As we bid farewell to Women’s History month, let’s look to the future of the court, and open up April with an inspiring talk by U.S. District Court Judge Julie A. Robinson, of Topeka, Kansas.
Robinson, a fourth generation Kansan and African American woman, grew up in the midst of the Civil Rights Movement and at a time when most of her other female peers were discouraged from attending college. She credits her career to her parents’ encouragement when she decided at age five to become a lawyer. “I didn’t have that kind of discouragement from my family at all. From the very beginning, it was, ‘You want to be a lawyer? You’re going to be a lawyer.’”
After earning her undergraduate and Juris Doctor degrees from the University of Kansas and completing a two-year clerkship, her boss encouraged her to move on to lawyering, saying that, “this is not the type of position you would be happy doing for many years or for a career”. She agreed, and eventually found herself going far beyond her childhood dream by becoming a District Court Judge, and the first African American named to the U.S. District Court for the District of Kansas.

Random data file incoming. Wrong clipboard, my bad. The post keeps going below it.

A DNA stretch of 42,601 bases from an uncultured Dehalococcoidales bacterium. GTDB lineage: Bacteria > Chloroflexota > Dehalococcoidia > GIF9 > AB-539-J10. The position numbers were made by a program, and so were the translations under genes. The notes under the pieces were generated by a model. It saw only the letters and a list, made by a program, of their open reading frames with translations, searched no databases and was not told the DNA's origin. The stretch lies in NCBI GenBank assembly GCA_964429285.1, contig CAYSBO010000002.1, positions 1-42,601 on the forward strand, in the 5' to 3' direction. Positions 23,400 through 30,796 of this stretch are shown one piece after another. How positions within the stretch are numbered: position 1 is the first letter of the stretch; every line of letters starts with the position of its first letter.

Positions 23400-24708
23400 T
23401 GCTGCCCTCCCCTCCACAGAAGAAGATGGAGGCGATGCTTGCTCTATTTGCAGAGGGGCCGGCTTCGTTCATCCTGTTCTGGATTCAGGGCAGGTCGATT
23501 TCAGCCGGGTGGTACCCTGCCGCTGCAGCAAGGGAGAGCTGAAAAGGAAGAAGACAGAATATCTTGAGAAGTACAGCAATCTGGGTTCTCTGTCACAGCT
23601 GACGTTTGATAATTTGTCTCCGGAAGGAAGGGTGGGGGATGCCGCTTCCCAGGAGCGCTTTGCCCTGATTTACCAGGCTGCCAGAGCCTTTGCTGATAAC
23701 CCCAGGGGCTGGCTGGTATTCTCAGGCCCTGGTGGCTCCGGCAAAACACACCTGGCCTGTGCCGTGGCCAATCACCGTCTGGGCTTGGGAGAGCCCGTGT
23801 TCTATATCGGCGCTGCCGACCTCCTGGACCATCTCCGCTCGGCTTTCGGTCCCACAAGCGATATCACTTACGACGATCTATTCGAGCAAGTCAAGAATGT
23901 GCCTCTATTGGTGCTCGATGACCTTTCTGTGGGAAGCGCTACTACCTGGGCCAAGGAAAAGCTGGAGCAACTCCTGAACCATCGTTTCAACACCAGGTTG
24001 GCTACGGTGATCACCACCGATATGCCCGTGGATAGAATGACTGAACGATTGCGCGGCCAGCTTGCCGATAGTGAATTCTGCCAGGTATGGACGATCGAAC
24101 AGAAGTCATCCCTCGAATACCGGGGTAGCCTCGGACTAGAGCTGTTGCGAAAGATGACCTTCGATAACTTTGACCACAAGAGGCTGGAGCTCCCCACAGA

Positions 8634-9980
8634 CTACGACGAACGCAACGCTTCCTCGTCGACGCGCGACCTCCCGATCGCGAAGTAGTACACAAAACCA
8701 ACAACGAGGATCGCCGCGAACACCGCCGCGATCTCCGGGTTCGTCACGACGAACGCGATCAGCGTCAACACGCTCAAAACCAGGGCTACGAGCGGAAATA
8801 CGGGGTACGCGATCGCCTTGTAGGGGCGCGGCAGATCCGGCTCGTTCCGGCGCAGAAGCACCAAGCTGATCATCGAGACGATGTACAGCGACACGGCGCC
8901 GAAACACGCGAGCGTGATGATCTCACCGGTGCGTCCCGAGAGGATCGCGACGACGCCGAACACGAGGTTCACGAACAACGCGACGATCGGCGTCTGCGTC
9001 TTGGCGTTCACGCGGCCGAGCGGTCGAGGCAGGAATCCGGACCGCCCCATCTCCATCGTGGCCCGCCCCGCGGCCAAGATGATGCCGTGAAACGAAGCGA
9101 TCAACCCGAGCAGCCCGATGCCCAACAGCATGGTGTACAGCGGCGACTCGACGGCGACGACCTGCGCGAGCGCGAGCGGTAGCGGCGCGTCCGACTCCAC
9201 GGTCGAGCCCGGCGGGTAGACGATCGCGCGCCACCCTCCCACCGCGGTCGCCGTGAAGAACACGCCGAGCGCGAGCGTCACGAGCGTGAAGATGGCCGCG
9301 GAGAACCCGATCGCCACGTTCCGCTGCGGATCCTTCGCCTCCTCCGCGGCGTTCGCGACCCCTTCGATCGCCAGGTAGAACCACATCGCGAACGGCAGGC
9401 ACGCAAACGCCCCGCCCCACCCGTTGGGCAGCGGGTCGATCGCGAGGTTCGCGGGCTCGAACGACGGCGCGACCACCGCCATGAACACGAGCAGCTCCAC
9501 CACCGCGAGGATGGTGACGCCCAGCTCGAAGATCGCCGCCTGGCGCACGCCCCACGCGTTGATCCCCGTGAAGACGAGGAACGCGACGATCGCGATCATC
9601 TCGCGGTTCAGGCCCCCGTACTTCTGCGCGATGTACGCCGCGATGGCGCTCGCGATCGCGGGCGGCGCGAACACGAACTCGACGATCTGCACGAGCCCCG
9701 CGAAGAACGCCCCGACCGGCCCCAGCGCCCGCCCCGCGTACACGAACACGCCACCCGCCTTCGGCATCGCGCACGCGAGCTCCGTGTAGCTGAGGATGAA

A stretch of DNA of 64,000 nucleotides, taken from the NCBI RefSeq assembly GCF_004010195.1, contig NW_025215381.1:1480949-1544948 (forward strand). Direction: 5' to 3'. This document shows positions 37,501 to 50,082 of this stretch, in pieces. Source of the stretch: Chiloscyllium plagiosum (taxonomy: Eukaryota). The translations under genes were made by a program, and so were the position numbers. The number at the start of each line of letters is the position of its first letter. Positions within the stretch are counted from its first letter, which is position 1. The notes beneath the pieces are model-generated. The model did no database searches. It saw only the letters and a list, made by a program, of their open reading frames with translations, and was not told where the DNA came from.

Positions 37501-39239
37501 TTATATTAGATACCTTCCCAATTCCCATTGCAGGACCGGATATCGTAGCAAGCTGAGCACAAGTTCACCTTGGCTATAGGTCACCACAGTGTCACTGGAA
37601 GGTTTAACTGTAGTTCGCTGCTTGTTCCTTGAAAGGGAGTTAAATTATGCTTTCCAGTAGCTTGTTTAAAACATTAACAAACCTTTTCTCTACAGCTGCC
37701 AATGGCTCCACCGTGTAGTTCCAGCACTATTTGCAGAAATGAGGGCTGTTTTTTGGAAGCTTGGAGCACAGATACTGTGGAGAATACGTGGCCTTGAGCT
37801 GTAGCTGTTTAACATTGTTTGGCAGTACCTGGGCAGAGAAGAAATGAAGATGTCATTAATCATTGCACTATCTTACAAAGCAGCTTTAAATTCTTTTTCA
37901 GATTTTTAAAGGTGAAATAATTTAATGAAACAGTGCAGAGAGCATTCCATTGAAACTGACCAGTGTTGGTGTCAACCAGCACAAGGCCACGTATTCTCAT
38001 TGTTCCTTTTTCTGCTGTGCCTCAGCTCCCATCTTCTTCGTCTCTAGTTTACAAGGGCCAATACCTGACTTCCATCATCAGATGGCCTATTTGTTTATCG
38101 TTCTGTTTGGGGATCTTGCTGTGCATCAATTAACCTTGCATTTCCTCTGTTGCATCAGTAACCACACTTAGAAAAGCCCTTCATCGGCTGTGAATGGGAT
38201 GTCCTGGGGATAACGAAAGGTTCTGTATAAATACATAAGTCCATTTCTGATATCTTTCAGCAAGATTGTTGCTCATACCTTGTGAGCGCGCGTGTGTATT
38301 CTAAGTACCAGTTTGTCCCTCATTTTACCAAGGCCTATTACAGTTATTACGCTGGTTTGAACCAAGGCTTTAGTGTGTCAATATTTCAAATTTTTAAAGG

“When my grandmother told me that story [of the first black woman to be invited to the White House as a guest], “ she says, reflecting on her confirmation hearings at the White House, “I never could have forseen myself doing something like that.”
Her big take-home message to the youngsters?
“You know, you never can dream big enough sometimes. I think you can be overly cocky and confident as a kid, yet you still never really know what’s in store for you. You just need to make sure that you are ready, and positioned, and able, and willing to accept all that comes your way.”
It’s a heartening thought, not just for judges or prospective lawyers, but also to anyone unsure of their potential, particularly if they belong to one or more systemically oppressed minorities.
Watch the full video here:
Feeling inspired? The United States Courts site has an entire series on it, with stories of judges achieving their dreams while dealing with obstacles such as racism, sexism, multiple sclerosis, and polio.
What led you to your current career path? Whom do you credit for your successes?